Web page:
Retirement Visa In Canada

A Retirement Visa in Canada can be an excellent choice for those who are seeking to live the rest of their lives in North America. A Canadian government program makes it possible for a foreign citizen or a non-citizen to retire in Canada, as long as they meet the eligibility requirements

A very well-known concept when it comes to long term retirement living is the “Retirement Visa”. This idea came about in the 1960s and 70s, when many people were looking for a way to legally live in Canada without having to renounce their right to reside anywhere else.

If you are planning on retiring in Canada, you can consider a “retirement visa” (or a “pensioner visa”). Such visas allow individuals to enter Canada and settle without the need to get a job but, at the same time, limit the length of stay (generally 4-8 years) are subject to renewal fees after the first year of arriving in Canada.

There are many reasons why an individual would want to live in Canada especially coming from the United States as it’s just a cross-border move! More specifically, older applicants living in the US find they want to retire in Canada and think it’s rather easy. Unfortunately, there is no Canadian retirement visa and this is not an easy process but there are a few alternative paths available.

Retirement Visa In Canada

When thinking about making this move, there are a few things you will want to keep in mind! these factors include:

  • what type of residency you will obtain
  • how the move will affect you financially, and
  • your goals/preferences as a retiree

Retiring in Canada Part-Time

Moving to Canada solely to retire is not easy if you just want to kick back and relax. The Canadian government is particular when inviting people into the country who won’t contribute economically through working and who could potentially become reliant on its healthcare system.

Visitor Visa

Those interested in part-time retirement in Canada can apply for a visitor visa. A visitor visa, also known as a “TRV” is valid up to 6 months with the chance to extend!

Parent and Grandparent Super Visa

Another option for applicants looking to live in Canada part-time can apply for a parent and grandparent super visa. To qualify for this visa, you have to have a child or grandchild that is a Canadian citizen. The parent and grandparent visa allows you to make visits up to 10 years in 2-year increments.

Retiring in Canada Full-Time

Retiring full-time and making the permanent move to Canada is much more difficult as there is no set route BUT don’t worry, there are options.

Family Sponsorship

A non-work option for those with relatives already living in Canada is family sponsorship.

Investors

Canada is ALWAYS looking for investors to contribute to the country. There isn’t a specific program for investors anymore but there are paths for those able to make a qualifying investment. Learn more about options for investors in Canada.

Work Permit

Although it is not the most ideal situation, the easiest way to make this permanent move is to not fully retire and apply for a work permit. These work programs include:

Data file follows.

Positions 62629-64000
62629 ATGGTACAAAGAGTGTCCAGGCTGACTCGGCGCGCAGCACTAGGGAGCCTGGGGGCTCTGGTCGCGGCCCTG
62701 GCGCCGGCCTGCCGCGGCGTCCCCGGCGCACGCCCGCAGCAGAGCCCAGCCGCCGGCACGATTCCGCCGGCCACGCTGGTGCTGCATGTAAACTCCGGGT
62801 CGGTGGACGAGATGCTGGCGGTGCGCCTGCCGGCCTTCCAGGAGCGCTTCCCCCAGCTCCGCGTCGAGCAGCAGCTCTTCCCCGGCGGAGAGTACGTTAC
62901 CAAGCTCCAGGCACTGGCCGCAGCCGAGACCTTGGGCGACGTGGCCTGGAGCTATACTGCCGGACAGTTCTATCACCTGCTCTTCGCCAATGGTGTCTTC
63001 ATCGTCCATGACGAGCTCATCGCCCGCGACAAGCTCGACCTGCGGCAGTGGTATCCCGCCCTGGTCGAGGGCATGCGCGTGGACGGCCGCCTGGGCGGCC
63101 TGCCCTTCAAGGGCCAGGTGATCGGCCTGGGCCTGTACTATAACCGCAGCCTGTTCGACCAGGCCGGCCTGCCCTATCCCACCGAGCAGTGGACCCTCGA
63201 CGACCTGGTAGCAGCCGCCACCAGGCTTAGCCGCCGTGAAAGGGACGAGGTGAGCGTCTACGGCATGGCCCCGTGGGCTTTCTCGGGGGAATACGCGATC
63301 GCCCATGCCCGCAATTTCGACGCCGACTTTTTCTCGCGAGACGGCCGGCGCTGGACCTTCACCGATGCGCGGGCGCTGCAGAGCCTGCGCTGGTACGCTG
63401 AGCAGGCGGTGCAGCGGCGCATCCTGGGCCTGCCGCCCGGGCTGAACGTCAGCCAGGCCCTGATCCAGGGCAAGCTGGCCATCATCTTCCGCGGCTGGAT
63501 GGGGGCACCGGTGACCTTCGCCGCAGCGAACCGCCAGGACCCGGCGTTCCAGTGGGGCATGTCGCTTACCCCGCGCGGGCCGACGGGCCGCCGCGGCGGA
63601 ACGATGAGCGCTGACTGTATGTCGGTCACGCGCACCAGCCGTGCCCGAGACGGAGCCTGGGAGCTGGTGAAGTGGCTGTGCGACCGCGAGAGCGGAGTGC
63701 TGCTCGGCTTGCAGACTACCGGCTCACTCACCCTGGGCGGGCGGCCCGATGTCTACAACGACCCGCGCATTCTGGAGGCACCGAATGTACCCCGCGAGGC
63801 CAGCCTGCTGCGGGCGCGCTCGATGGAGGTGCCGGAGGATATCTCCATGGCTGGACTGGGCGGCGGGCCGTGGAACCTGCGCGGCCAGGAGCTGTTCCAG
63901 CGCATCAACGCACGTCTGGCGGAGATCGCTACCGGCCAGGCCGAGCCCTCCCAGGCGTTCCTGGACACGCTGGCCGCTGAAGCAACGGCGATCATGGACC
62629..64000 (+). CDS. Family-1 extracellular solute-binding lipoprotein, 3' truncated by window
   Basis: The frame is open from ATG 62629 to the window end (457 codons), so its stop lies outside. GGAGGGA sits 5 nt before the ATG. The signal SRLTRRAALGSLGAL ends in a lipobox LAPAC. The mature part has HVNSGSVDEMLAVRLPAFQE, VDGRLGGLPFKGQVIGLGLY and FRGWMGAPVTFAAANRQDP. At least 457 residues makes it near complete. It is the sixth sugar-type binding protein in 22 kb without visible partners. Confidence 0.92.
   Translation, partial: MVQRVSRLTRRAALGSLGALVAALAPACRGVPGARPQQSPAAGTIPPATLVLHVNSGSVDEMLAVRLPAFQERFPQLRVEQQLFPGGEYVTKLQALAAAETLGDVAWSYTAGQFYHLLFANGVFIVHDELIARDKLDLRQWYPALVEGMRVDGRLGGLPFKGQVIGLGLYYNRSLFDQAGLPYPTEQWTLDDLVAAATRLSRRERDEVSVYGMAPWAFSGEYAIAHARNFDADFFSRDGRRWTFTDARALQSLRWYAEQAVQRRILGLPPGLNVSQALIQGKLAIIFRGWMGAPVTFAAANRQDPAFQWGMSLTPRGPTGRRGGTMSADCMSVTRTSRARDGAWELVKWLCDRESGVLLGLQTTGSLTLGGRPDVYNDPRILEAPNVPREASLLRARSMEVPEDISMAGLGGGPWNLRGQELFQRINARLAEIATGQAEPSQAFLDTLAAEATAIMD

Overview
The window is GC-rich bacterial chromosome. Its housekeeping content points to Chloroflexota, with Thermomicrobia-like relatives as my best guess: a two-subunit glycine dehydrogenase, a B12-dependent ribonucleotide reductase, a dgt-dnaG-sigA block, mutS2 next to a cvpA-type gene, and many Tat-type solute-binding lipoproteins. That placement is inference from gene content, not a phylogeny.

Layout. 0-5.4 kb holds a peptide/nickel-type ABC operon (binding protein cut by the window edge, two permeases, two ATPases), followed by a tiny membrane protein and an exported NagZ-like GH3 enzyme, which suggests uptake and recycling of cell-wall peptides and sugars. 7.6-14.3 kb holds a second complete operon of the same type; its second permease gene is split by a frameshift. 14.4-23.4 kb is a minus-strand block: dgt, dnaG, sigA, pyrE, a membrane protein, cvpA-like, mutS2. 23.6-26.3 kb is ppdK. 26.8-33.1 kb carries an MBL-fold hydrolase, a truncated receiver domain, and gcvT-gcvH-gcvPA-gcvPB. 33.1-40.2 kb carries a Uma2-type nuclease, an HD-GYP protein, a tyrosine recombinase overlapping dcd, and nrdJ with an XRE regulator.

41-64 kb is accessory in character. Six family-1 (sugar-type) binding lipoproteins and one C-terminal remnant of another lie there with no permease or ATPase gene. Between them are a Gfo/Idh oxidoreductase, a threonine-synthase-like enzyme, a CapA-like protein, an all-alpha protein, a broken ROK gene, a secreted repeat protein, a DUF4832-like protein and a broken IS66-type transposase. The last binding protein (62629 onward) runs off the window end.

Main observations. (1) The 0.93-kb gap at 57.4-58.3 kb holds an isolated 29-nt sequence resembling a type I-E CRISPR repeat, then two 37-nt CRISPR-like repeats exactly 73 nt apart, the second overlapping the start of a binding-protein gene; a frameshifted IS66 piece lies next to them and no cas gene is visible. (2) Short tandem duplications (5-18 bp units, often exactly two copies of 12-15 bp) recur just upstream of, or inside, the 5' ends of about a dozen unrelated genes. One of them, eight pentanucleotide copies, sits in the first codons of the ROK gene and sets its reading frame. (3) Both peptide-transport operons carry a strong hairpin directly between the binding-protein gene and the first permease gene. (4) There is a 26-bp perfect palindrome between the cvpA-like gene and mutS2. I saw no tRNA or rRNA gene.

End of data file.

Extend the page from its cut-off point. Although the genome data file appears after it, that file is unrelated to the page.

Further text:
Living in Canada as a Retiree

Cost of Living

Everyday expenses will usually be lower in Canada compared to the United States. This depends on the area you live in and the lifestyle you choose. The cost of living in Canada will be higher in major cities such as Toronto, Vancouver, and Montreal. However, if you’re looking for a quiet retirement in a smaller town or cottage country, you can find something more affordable!

Taxes

When moving/retiring in Canada, this doesn’t mean you’ll need to give up your US Citizenship status. You can receive Social Security benefits while living in another country, but you’ll also likely still be subject to US taxes if you earn supplemental income as well. As a citizen of the United States, you have to file your income tax return with the US annually, regardless of where you live in the world. The question remains whether or not you have to file a Canadian income tax return as well. This depends on whether you are living temporarily or permanently!

Healthcare

For those who only spend several months of the year in Canada and don’t become permanent residents, you may need to purchase international health insurance. Canada has a publicly-funded universal healthcare system which is a BIG reason many individuals seek out Canada. However, just because you’re inside Canada, doesn’t mean you automatically have free access to the healthcare system so it’s important to research your specific situation.

Best Places to Retire in Canada

  1. Kingston, Ontario
  2. Vancouver, British Columbia
  3. Ottawa, Ontario
  4. Halifax, Nova Scotia
  5. Toronto, Ontario

Interested in Immigrating to Canada?

Retiring in Canada is NOT easy so we highly recommend speaking with an immigration professional. If you find yourself interested, Contact VisaPlace today. All of our cases are handled by competent and experienced immigration professionals who are affiliated with VisaPlace. These professionals consist of lawyers, licensed paralegals, and consultants who work for VisaPlace Legal an award-winning immigration firm that adheres to the highest standards of client service.

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